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Trump picks admiral to fill gap at US Embassy in South Korea

Adm. Harry Harris, Commander, U.S. Pacific Command, speaks at the U.S. Army Pacific Change of Command May 4, at Fort Shafter, Hawaii. Outgoing USARPAC Commander, Gen. Vincent Brooks assumed command of U.S. Forces Korea, Combined Forces Command and United Nations April 30, and Gen. Robert Brown officially assumed command of USARPAC during the ceremony. (U.S. Air Force photo by Staff Sgt. Christopher Hubenthal)

President Donald Trump moved to fill a key gap in his foreign policy team by picking Adm. Harry Harris to be his nominee for ambassador to South Korea, just weeks before a planned summit with North Korean leader Kim Jong Un.

While the White House had earlier this year signaled that Harris — the head of U.S. Pacific Command — would be the American envoy to Australia, that changed after Mike Pompeo was chosen to became secretary of state.

Pompeo has led U.S. outreach to North Korea, traveling twice to Pyongyang in recent weeks, but South Korea has played a key role in bringing the two sides together and the lack of an ambassador in Seoul with close ties to the Trump administration was cited as a vulnerability for the U.S.

Trump and Kim are scheduled to meet in Singapore on June 12.

In a statement Friday, the White House cited Harris for being a “proven naval officer with extensive knowledge, leadership and geopolitical expertise in the Indo-Pacific region.”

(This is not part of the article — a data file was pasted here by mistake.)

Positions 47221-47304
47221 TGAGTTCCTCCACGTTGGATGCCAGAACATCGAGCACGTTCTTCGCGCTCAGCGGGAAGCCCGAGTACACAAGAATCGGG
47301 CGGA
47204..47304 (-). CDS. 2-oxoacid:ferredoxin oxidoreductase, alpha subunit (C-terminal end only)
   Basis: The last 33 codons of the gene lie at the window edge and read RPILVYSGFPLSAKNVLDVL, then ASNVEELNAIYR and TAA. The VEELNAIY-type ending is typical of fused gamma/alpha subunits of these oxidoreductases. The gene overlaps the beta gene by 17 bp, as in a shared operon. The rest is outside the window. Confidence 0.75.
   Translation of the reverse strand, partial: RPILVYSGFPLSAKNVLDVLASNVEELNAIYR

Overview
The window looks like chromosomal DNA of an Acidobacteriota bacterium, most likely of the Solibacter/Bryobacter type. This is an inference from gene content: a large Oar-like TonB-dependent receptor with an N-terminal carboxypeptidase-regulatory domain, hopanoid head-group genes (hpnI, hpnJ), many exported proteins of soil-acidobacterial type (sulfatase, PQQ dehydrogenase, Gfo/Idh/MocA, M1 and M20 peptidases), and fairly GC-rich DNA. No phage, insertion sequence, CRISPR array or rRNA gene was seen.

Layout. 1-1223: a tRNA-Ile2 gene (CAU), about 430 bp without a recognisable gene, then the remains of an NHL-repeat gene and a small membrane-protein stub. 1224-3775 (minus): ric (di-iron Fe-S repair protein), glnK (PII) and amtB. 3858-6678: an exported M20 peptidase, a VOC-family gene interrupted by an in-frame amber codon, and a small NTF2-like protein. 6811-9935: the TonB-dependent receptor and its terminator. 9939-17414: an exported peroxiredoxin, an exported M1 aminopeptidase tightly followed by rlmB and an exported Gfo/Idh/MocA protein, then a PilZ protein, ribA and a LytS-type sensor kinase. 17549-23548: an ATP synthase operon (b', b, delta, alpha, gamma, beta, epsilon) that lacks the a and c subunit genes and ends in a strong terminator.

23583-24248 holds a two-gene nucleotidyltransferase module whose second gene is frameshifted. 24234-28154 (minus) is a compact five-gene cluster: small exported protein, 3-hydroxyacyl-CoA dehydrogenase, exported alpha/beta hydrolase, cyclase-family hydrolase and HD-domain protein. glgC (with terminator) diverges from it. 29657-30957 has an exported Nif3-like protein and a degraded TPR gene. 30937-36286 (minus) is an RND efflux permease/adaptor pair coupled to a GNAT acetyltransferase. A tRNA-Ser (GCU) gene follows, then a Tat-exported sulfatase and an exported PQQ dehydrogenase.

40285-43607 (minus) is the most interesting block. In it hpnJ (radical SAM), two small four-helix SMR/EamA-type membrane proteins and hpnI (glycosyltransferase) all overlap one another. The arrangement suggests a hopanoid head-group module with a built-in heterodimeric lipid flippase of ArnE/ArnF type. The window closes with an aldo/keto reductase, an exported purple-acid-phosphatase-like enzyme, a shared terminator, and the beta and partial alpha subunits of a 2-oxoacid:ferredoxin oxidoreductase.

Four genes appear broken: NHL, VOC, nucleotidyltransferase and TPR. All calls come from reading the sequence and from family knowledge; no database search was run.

The 40-year military veteran was born in Japan and graduated from the U.S. Naval Academy at Annapolis in 1978, according to his official biography.

In an interview on Fox News in November, Harris described North Korea as the most immediate threat to the U.S. Citing comments that continue to be used by White House officials, Harris said the ultimate American goal in dealing with Kim’s regime is “one seeking complete, verifiable and permanent denuclearization of the peninsula. I believe that diplomacy has to be the main battery, but that is diplomacy backed by a credible military power.”

But referring to fears that tensions between the U.S. and North Korea could lead to a catastrophic conflict, Harris told participants at a Chamber of Commerce event in Hawaii earlier this year that it was his job to “imagine the unimaginable,” according to a report in Stars & Stripes.

“And what is unimaginable to me are North Korean nuclear-tipped missiles delivered here in Honolulu, or in Los Angeles, or in New York or Washington, D.C.,” Harris said, according to the article.

Trump must submit Harris’s nomination to the Senate for confirmation before he can take up his post.


© 2018 Bloomberg News

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